The other teams are: Grand Junction Rockies (CO), Rocky Mountain Vibes (CO), Connecticut Tigers (CT), Daytona Tortugas (FL), Florida Fire Frogs (FL), Idaho Falls Chukars (ID), Burlington Bees (IA), Clinton LumberKings (IA), Lexington Legends (KY), Frederick Keys (MD), Hagerstown Suns (MD), Lowell Spinners (MA), Great Falls Voyagers (MT), Missoula Paddleheads (formerly Osprey) (MT), Billings Mustangs (MT), Burlington Royals (NC), Auburn Doubledays (NY), Batavia Muckdogs (NY), Binghamton Rumble Ponies (NY), Staten Island Yankees (NY), Mahoning Valley Scrappers (OH), Salem-Keizer Volcanoes (OR), Erie Seawolves (PA), State College Spikes (PA), Williamsport Crosscutters (PA), Chattanooga Lookouts (TN), Elizabethton Twins (TN), Greeneville Reds (TN), Jackson Generals (TN), Johnson City Cardinals (TN), Kingsport Mets (TN), Orem Owlz (UT), Ogden Raptors (UT), Vermont Lake Monsters (VT), Bluefield Blue Jays (VA), Bristol Pirates (VA), Danville Braves (VA), Tri-City Dust Devils (WA), Princeton Rays (WV), West Virginia Power (WV), and Beloit Snappers (WI).
The proposed plan has not only received criticism from these communities and team owners, who fear losing their connection to the sport, but also to members of Congress.
On Tuesday, U.S. Congresswoman Lori Trahan (D) of Massachusetts and U.S. Congressman David McKinley (R) of West Virginia sent a letter to MLB commissioner Rob Manfred to express their “firm opposition” to MLB’s “radical proposal to eliminate numerous Minor League Baseball clubs.” The letter, which is co-signed by more than 100 members of the House of Representatives, reflects a bipartisan message.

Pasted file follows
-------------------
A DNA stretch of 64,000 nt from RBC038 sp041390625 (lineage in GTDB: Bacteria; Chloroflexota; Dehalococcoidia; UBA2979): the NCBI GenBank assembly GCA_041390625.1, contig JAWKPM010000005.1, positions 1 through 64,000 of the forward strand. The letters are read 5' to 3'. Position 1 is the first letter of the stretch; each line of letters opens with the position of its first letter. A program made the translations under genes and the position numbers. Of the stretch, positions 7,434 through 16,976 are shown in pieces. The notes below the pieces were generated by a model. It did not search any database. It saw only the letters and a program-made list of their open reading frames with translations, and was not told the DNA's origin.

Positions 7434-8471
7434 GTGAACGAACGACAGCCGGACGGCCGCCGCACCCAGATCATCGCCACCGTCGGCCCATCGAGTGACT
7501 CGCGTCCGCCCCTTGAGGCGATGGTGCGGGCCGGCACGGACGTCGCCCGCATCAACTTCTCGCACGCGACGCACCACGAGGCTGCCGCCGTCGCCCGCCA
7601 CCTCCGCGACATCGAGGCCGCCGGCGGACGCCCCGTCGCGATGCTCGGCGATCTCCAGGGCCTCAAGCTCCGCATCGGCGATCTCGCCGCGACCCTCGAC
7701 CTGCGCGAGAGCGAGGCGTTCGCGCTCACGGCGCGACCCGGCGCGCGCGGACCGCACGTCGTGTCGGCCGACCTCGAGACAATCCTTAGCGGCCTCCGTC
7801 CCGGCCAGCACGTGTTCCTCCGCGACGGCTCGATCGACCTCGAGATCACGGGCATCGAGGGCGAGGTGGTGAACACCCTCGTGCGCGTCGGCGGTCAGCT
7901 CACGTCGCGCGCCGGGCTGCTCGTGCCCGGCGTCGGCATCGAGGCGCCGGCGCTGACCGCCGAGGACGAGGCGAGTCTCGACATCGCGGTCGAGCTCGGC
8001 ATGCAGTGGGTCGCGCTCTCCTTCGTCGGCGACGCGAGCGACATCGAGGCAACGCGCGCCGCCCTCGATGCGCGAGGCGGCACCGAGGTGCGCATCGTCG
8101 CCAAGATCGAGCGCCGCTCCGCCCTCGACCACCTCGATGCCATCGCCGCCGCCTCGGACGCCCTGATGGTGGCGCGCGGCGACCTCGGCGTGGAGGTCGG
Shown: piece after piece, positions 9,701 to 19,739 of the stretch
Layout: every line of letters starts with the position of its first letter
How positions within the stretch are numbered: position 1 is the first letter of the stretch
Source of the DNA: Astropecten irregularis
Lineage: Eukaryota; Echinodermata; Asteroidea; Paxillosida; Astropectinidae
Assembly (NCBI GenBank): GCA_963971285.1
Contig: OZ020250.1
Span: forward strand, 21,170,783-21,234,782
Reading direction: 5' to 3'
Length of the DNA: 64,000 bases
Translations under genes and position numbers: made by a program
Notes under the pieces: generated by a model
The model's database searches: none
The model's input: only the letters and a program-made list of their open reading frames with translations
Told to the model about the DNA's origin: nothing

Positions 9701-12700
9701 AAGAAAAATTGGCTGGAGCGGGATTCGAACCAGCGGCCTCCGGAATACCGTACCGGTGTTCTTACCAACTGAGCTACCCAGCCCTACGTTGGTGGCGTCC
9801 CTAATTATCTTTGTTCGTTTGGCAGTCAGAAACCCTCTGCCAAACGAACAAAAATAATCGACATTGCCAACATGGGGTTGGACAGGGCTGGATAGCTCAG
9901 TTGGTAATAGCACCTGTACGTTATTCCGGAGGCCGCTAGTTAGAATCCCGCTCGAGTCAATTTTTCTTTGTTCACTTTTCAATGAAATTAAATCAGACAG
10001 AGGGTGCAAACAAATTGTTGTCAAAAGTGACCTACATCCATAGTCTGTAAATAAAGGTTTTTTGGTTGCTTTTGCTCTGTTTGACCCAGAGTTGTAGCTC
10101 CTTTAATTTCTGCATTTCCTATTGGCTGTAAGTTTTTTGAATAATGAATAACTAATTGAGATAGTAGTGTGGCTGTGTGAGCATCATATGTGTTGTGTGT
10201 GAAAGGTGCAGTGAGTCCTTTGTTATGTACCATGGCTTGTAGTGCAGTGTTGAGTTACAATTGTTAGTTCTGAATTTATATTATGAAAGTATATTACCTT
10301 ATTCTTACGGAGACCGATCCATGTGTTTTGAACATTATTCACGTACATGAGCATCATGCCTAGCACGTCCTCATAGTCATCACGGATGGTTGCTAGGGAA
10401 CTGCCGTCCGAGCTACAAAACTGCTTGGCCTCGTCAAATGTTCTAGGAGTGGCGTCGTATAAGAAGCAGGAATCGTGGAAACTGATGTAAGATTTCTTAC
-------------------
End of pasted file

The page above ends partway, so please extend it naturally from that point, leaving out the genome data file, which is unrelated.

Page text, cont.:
The letter highlights the ways minor league teams positively impact their fan bases and local economies. The letter notes this is particularly true for families who live far from big-league teams or who can’t afford major league ticket prices.
The letter also hints at potential repercussions for MLB if it moves forward with plans to shrink Minor League Baseball. “The abandonment of Minor League Clubs,” the letter stresses, “would devastate our communities, their bond purchasers, and other stakeholders affected by the potential loss of these clubs.” The letter implies that the “long-term support that Congress has always afforded our national pastime on a wide variety of legislative initiatives” could be jeopardized.
The talks for the PBA are still in the beginning phase, so it is possible that Major League Baseball could change their minds or their proposal.
For now, the JetHawks are set to open their season on April 9.
“As the owners of this franchise, we can assure you we are 100% committed to keeping Minor League Baseball alive, well and flourishing in the Antelope Valley and for JetHawks fans everywhere,” insisted Monday’s statement. “We are committed to continuing to provide affordable family entertainment and community services just as this franchise has done proudly for the past 23 years. We look forward to the resolution of this negotiation and getting back to focusing on the game and this community. We can’t wait to see you all at the ballpark for Opening Day on April 9, 2020, and for many years to come. Rock the Hawk!”